Policy on exchanges: All the exchanges licensed under Japanese Financial Services Agency are legal to operate.

Last week, FSA in the country issues a warning to a major cryptocurrency exchange Binance for operating without being registered.

Japan is the biggest market for cryptocurrency trading and is the first country that adopted a regulatory program on the national level. Japan had been facing a lot of issues with cyber hacks and scams which has been the primary reason to adopt the regulatory system.

In March, the Japanese government issued notices to a number of exchanges ordering some to shut down while some to improve their business, in wake of the $530 million hack on Tokyo-based exchange Coinheck.

United States

View on Bitcoin: Not a legal tender according to Financial Crimes Enforcement network.
Policy on exchanges: depends on the states.

The U.S. is the second biggest Bitcoin market after Japan.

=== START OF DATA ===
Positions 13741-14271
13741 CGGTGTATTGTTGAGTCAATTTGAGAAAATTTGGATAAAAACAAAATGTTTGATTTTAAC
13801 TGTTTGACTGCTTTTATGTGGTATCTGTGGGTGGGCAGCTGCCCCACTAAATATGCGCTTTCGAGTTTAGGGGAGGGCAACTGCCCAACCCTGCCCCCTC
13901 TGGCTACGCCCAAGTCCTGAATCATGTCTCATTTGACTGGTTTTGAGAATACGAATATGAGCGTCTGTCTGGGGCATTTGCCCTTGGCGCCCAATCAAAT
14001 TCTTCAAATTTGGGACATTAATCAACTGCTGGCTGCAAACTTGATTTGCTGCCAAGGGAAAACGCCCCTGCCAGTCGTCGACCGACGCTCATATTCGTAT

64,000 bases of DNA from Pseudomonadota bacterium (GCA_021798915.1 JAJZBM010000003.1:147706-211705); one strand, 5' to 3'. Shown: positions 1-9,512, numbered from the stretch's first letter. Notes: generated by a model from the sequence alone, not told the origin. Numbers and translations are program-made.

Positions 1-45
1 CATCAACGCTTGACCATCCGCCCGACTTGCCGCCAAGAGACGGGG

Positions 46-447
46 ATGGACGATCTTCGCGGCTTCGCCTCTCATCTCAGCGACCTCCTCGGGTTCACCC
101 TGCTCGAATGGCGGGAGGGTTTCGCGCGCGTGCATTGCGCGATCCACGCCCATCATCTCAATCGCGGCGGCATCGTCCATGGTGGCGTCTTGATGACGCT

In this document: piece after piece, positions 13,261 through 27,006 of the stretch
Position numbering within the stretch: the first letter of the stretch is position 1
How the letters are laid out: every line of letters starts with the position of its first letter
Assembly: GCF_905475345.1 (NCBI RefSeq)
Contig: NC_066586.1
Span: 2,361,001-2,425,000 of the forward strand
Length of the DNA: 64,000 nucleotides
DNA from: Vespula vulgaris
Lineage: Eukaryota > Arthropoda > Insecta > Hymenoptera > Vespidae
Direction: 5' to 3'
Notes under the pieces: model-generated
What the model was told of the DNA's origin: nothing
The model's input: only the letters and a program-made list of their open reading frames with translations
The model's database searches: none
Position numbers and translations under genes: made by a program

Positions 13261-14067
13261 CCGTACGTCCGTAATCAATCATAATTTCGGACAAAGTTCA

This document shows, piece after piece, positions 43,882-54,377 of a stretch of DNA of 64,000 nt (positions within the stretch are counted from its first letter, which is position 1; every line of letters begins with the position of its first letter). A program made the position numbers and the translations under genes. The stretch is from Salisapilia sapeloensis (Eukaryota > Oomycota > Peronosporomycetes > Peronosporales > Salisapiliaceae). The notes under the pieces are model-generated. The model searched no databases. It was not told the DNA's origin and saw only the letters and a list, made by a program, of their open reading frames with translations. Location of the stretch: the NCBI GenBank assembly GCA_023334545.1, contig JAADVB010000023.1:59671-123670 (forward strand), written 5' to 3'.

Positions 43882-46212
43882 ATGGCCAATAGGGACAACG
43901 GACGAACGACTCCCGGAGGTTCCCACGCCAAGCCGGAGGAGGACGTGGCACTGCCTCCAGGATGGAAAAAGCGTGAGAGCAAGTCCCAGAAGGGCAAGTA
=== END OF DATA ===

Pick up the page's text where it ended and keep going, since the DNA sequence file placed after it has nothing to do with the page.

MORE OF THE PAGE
Different regulators in the country have different views on Bitcoin and cryptocurrency regulations. The Securities and Exchange Commission hinted that it views virtual currencies as security. Earlier this month, the agency increased its scrutiny and stated that it aims to impose security laws on cryptocurrency exchanges and digital wallet companies. The agency has also tried to regulate ICOs by its recent subpoenas.

The Commodities Futures Trading Commission describes Bitcoin as a Commodity. Before the Senate Banking Committee held in February, CFTC Commissioner J. Christopher Giancarlo wrote a testimony in which he promoted the “do-no-harm” approach towards ledger technologies.